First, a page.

“Lepaute de Bellefontaine”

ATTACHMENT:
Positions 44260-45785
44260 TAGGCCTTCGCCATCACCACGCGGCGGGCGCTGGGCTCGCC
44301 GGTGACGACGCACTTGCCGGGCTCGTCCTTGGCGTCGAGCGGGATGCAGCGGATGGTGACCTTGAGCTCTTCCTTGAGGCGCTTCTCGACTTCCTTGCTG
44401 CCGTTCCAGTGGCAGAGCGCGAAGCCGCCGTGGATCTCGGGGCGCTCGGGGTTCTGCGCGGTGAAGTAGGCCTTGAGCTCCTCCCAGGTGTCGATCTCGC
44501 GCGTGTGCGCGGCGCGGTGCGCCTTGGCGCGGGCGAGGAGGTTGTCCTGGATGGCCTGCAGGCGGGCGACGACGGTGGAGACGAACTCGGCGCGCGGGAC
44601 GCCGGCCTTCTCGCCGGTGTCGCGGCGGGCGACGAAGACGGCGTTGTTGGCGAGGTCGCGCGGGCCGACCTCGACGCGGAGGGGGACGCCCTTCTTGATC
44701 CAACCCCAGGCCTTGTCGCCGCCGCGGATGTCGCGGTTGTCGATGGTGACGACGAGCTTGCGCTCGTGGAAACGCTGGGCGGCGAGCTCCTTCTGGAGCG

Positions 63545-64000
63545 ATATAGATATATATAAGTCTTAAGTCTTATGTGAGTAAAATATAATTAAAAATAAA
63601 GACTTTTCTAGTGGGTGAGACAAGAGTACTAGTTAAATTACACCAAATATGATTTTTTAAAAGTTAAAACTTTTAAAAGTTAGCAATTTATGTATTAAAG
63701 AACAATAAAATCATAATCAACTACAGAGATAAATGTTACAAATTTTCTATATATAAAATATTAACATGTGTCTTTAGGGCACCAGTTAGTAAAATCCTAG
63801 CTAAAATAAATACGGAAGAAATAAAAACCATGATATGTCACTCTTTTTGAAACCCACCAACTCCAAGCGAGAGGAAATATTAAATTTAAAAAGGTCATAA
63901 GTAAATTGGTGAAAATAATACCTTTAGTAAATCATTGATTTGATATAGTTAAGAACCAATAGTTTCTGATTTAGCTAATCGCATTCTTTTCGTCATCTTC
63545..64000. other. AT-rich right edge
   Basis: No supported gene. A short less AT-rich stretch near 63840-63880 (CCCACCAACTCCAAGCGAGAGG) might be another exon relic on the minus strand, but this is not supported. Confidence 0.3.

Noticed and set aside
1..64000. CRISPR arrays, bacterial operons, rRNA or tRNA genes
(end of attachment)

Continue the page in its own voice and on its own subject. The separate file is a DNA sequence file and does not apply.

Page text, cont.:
Jacques-Joseph Lepaute, called “de Bellefontaine”, was one of the most talented Parisian clockmakers of the last third of the 18th century. Probably a member of the Lepaute family that came originally from Thonne-la-Long, he was born in Bellefontaine near Luxembourg and went to Paris at a relatively young age. After having probably worked as an “ouvrier libre”, he became a master and soon became a favorite among connoisseurs of luxury horology. With workshops successively in the rue Saint-Honoré, the rue Neuve des Petits-Champs, and the rue des Gravilliers, he produced some of the most remarkable horological creations of the last third of the 18th century. Nevertheless, he encountered financial difficulties at the end of the 1770s. When the value of his workshop was estimated, the names of well-known artisans appeared among his collaborators. These included chaser-gilders such as Robert and Jean-Baptiste Osmond, François Rémond, Michel Poisson and Joseph-Noël , Turpin, as well as the enameller Joseph Coteau and the spring maker Etienne-Claude Richard. In 1783 Lepaute received the much-coveted title of “Horloger de Monsieur”, that is Louis-Stanislas-Xavier de France, Comte de Provence, brother of Louis XVI and the future Louis XVIII (1815-1824). In addition, he delivered several clocks to Prince Charles de Lorraine and received a commission for a monumental clock bearing the arms of Stanislas Augustus Poniatowski, King of Poland. Several decades later, one of his clocks was mentioned in the probate inventory of the General and Senator Antoine-César de Choiseul-Praslin, Duke de Praslin. Today, his clocks may be found in important public and private collections around the world, including the Wallace Collection and the Victoria & Albert Museum in London, in the Royal Palace of Warsaw, the Royal Museums of Art and History of Brussels and the Royal British Collections.